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On Sunday afternoon, Susan Kreisman and Thomas Dewing identified a highly contagious disease that is ravaging schools today: VCC, or Very Compliant Children.
In their packed session "Classroom Engagement: How to Increase Students' Commitment to Learning," they highlighted the difference between compliant students and highly engaged students, and offered practical tips for teachers to help their classrooms make the switch.
The presenters stressed the principle that engagement occurs when a task challenges our physical, mental, and emotional capacities. And the key to understanding how to challenge and motivate all students comes with knowledge of the four natural drives.
The four natural drives describe the main motivations that drive people to learn. Though there is overlap between them, students often prefer one drive over the others; this translates into the way they prefer to learn, according to Kreisman and Dewing.
The first drive is the mastery drive, which appeals to the students who "are highly engaged when they know they can be successful, when they know they're going to be able to complete [a task]," said Dewing. These students like new competencies and skills that will earn them the respect of others.
The next drive is the understanding drive. Kreisman noted that these students are people who are compelled to make sense of things—those with a passion for solving puzzles and new information.
"Then you've got the interpersonal learners. They love relationships. You can ask them to do anything—if they do it with a partner, they are delighted," said Kreisman.
And last is the self-expressive drive, with learners who "want to be unique, they want to be different, they want to be acknowledged. They are the kids in your classes who, when you read a poem and say, 'Write another stanza,' they are happier than clams," Kreisman explained.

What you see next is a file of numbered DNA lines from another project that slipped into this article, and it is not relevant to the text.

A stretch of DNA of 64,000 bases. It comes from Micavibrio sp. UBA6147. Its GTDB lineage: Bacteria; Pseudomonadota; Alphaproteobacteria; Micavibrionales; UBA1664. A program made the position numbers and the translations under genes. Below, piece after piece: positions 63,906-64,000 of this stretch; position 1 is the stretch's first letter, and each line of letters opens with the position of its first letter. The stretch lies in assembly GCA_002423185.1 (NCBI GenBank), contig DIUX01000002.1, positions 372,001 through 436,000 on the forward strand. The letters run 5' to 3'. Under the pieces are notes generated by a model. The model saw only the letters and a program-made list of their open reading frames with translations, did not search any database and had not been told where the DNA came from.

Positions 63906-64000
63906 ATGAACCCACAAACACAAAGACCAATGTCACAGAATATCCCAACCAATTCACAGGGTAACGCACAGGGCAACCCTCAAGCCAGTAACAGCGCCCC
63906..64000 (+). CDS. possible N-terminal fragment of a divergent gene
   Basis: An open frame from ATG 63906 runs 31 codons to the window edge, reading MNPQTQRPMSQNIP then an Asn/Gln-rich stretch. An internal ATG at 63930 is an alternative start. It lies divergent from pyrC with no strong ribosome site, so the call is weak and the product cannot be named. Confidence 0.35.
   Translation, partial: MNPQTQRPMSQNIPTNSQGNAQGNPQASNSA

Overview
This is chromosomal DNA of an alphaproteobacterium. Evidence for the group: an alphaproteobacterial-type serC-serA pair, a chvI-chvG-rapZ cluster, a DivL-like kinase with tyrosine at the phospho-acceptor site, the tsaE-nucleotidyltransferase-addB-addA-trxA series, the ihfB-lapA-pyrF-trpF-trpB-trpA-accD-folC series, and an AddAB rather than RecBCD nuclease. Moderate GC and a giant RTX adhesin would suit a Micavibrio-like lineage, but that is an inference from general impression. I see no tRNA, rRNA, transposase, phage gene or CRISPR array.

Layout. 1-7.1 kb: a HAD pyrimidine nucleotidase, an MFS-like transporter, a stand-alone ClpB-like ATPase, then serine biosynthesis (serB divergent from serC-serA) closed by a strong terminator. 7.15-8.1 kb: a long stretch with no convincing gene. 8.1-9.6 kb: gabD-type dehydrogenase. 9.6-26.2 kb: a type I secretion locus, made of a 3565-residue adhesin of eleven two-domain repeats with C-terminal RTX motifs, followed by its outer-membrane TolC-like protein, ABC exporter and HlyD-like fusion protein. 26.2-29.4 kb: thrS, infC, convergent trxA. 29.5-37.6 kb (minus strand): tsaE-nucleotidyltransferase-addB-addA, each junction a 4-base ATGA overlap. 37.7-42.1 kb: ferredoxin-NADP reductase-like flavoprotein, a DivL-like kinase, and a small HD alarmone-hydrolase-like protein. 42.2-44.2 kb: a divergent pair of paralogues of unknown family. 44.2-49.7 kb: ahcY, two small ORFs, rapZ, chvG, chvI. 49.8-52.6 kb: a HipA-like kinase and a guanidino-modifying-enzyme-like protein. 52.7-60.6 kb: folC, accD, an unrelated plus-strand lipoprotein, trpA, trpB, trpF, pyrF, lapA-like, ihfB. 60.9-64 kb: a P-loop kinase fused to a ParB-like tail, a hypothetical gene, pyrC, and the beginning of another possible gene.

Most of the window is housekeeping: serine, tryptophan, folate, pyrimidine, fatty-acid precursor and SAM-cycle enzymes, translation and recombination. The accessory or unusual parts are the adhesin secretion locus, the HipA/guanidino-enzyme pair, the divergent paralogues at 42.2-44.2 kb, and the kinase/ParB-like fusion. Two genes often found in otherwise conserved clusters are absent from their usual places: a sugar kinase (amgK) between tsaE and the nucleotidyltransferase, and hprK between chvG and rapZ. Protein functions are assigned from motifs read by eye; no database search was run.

But more than just understanding these four drives, it's vital that teachers are able to engage the four drives of their students, according to Kreisman and Dewing.
"From knowing how the students view the world and how they learn, we've developed what we call eight motivational levers. … We believe through these eight motivational levers, you can get high engagement in any classroom, all the time," said Dewing.
Teachers can pull these levers to engage the different motivational drives of their students.
"For the mastery drive it's about competition and challenge. How do we design lessons to have low-level, low-risk competition and challenge?" asked Dewing. The duo gave the example of a scavenger hunt for information, such as looking through the Gettysburg address for evidence for the statement, "Lincoln believed that our nation was at a crossroads."
For the understanding drive, it's curiosity and controversy that are key, or as Dewing put it, "developing the lesson as a mystery or a search for something." An example could be framing a lesson on dinosaurs as a hunt through the evidence to uncover dinosaurs' mysterious disappearance.
To engage the self-expressive drive, Kreisman and Dewing advised that teachers use choice and creativity in the classroom. Dewing engaged the audience in this way directly by asking the participants to fill in the blank for the statement, "Engagement is like ____________." Teachers can draw out students' creativity by asking them for metaphorical and original thinking.
"You can engage the interpersonal drive through cooperation and connections," said Dewing. Teachers can pull these levers by allowing students to work together on projects and have class discussions, as well as connecting the material to the students' personal experiences.
To learn more practical tips to increase classroom engagement, visit www.thoughfulclassroom.com or check out the book Tools for a Successful School Year (Starting on Day One).
Kristen Hardy is a fourth-year communication studies student at UCLA. She works as a copy editor for the Daily Bruin and a writer for the UCLA Magazine. She can be reached at email@example.com.
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